Sakai, S.; Yano, J.; Muroi, T.; Watanabe, N. (2013) Presented at ISWA 2013 World Congress, Vienna, Austria, October 9, 2013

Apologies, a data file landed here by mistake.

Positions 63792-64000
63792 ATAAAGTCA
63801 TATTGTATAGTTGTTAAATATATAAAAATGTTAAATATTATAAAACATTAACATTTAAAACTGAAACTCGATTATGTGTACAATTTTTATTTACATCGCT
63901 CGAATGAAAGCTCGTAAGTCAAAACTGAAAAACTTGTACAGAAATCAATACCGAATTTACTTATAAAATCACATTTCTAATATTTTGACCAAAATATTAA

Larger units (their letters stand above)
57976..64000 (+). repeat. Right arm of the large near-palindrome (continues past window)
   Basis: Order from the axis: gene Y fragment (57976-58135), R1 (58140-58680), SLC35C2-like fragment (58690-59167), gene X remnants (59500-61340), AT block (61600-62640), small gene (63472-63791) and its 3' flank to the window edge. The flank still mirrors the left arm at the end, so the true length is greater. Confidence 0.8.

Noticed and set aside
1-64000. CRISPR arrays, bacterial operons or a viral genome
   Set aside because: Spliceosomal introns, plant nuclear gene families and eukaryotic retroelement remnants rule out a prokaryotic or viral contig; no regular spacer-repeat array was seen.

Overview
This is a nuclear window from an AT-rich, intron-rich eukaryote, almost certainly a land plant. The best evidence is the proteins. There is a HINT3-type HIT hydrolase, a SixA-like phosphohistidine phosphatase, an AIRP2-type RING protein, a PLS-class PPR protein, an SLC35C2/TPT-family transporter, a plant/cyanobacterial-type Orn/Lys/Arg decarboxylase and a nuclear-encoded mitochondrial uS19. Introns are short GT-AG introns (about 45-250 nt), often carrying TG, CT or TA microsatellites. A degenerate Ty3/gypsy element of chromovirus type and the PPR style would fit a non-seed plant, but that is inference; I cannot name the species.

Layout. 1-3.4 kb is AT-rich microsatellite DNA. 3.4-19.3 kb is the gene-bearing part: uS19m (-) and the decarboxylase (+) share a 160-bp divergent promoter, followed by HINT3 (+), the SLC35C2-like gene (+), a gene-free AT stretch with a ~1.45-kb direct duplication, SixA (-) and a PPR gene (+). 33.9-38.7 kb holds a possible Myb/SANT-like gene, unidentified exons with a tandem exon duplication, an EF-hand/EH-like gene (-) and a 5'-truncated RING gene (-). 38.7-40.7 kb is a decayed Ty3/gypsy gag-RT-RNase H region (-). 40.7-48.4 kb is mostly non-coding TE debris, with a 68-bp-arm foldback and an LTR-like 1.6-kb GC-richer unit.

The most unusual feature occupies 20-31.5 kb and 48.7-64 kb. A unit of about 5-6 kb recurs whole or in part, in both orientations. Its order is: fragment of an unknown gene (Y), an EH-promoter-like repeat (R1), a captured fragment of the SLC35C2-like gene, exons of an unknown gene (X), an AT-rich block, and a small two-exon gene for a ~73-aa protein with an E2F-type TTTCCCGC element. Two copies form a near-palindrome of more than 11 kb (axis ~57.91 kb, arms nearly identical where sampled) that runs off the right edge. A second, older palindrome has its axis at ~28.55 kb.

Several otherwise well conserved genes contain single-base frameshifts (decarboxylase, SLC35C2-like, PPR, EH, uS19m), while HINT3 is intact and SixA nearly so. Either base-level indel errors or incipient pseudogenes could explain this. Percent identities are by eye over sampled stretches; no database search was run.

The management of end-of-life vehicles (ELVs) has become an important global issue. As technology has advanced, the material value of ELVs has changed dramatically. We conducted an ELV dismantling survey in November 2012. The material composition of vehicle components was analysed quantitatively and qualitatively to inform the resource and hazard perspectives of ELV management. Two ELVs were dismantled: one was a conventional vehicle produced in 1997 and the other was a hybrid vehicle produced in 1998. The conventional and hybrid vehicles had 0.74 kg and 2.5 kg of printed circuit boards associated with the driving control units respectively. Quantitative and qualitative analysis showed more than 100 mg/kg of substances such as Ni, Mn and In. The printed circuit boards in the hybrid vehicle tended to contain higher concentrations of substances than those in the conventional vehicle. These results imply that the value of ELVs will increase in the future as more hybrid vehicles are decommissioned. The magnet used for driving motor in the hybrid vehicle contained high concentrations of rare earths: 21.2% Nd, 8.3% Dy and 5.5% Sr. It was estimated that hybrid vehicles in Japan contain 490 t-Nd and 190 t-Dy, representing 11.4% and 31.7% respectively of annual domestic demand. Interior materials in the conventional vehicle weighed 130 kg while those in the hybrid vehicle weighed 94 kg. In total, 8 of 56 measuring points contained Pb concentrations of more than 100 ppm. In terms of hazard management, interior materials might be a source for Pb contamination of automobile shredder residue (ASR). Future studies should conduct continuous analysis of components such as secondary batteries. Future studies will analyse material- and substance flows in order to evaluate both the commercial value and hazards presented by ELVs, and to consider appropriate recycling strategies.